Wednesday, November 4, 2009

Who Decides What Rights We Have?

Due to the failures of government schools combined with a conscious effort by some people to distort the truth, few Americans understand that the US Constitution was established by "we the people," that we granted to the government certain limited powers, and that we retained our rights while delegating a few powers to the government.

Our founding fathers worked under the concept that our rights are inherent and inalienable and come from our "Creator," not from the king, as in most other governments. The US Constitution does not grant rights to us. The Bill of Rights (including the Second Amendment) does not grant us rights. They only clarify that the government is prohibited from infringing on our rights.

Chief among the ignorant on this issue are lawyers, educators, politicians, and journalists -- generally well-educated people who clearly ought to know better.

Not one right is granted by the US Constitution. Not one. The Constitution does nothing more than describe our form of government and delegate to it certain rights and powers from the people.

The Constitution need not list a right in order for that right to exist. It does, however list a few of our rights, such as the right to keep and bear arms, to ensure everyone understands the rules. But, the Constitution does not grant those rights -- it simply guarantees the rights we were born with, and prohibits the government from infringing them.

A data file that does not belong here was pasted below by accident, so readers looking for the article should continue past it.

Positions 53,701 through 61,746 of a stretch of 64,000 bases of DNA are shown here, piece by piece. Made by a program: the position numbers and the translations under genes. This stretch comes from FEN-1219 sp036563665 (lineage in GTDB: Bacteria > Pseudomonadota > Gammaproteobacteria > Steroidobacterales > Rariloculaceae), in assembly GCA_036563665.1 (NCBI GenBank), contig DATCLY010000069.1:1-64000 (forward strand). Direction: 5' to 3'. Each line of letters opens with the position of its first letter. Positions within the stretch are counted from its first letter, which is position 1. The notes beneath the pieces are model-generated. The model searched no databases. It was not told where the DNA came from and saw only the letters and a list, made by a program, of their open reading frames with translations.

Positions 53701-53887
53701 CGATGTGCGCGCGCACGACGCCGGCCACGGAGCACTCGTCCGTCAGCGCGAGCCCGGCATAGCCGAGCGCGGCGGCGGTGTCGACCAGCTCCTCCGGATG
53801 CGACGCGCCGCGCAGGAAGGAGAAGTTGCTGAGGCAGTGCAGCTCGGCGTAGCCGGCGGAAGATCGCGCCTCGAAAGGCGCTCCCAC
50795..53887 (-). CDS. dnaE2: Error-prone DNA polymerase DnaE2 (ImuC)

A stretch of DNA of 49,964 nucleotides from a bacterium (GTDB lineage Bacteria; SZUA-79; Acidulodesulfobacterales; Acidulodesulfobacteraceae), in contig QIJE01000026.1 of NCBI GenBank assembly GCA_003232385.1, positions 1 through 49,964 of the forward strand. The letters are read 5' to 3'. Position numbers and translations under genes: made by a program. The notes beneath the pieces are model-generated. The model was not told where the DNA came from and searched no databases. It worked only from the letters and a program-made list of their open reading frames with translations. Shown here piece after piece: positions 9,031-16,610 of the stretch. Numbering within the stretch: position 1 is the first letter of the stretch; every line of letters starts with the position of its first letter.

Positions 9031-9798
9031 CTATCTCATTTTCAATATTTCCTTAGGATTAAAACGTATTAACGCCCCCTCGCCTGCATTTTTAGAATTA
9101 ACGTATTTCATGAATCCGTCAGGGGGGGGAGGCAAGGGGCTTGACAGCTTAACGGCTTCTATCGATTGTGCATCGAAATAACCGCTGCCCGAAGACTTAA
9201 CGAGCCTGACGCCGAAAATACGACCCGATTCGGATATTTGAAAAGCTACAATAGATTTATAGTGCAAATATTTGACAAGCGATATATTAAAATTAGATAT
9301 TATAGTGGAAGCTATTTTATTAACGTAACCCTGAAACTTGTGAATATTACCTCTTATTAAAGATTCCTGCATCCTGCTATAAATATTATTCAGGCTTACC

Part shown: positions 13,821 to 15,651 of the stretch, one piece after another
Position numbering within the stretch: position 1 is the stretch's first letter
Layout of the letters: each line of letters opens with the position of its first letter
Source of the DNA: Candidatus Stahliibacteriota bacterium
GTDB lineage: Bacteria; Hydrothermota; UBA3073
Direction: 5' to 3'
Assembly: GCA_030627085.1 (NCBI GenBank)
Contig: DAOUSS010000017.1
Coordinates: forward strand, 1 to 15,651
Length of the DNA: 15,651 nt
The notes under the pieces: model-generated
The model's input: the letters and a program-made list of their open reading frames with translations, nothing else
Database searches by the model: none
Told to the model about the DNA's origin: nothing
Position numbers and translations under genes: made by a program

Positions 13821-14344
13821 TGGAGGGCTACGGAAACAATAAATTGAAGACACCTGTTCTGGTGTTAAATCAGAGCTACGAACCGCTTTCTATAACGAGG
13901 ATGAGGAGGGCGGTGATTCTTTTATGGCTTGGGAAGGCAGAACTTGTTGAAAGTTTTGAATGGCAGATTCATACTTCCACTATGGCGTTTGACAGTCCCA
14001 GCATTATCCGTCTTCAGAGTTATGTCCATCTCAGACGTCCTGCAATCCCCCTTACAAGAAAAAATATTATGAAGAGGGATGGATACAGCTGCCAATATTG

The founders based the Constitution on the concept that all personal rights exist inherently and are granted by "the Creator" -- not the king. This is opposite to the principle on which most other governments are based where rights are presumed to be gifts from the king (or the government). Only in those other governments are the rights of the people restricted to those that are listed.

For example, the right to drive a car is in the Constitution is in the 9th (The enumeration in the Constitution, of certain rights, shall not be construed to deny or disparage others retained by the people.) and 10th (The powers not delegated to the United States by the Constitution, nor prohibited by it to the States, are reserved to the States respectively, or to the people.) amendments.

It is not up to the citizen to prove the Constitution grants him a right, but rather up to the state to prove where they were granted a "certain power". Where does one find the "power" of the state to license travel or any mode of travel as regards a private citizen? If you cannot find it there, that means the state is illegally licensing privileges that they have no power to do, but are usurping, illegally, the rights of the citizen.

Licenses and permits turn the Constitution on it's head making the rights of individuals into privileges that flow from the State rather than the other way around. This concept of rights makes many people (most notably, liberals) uncomfortable, since they don't understand it or prefer a system where they can be the king and control every aspect of people's lives.

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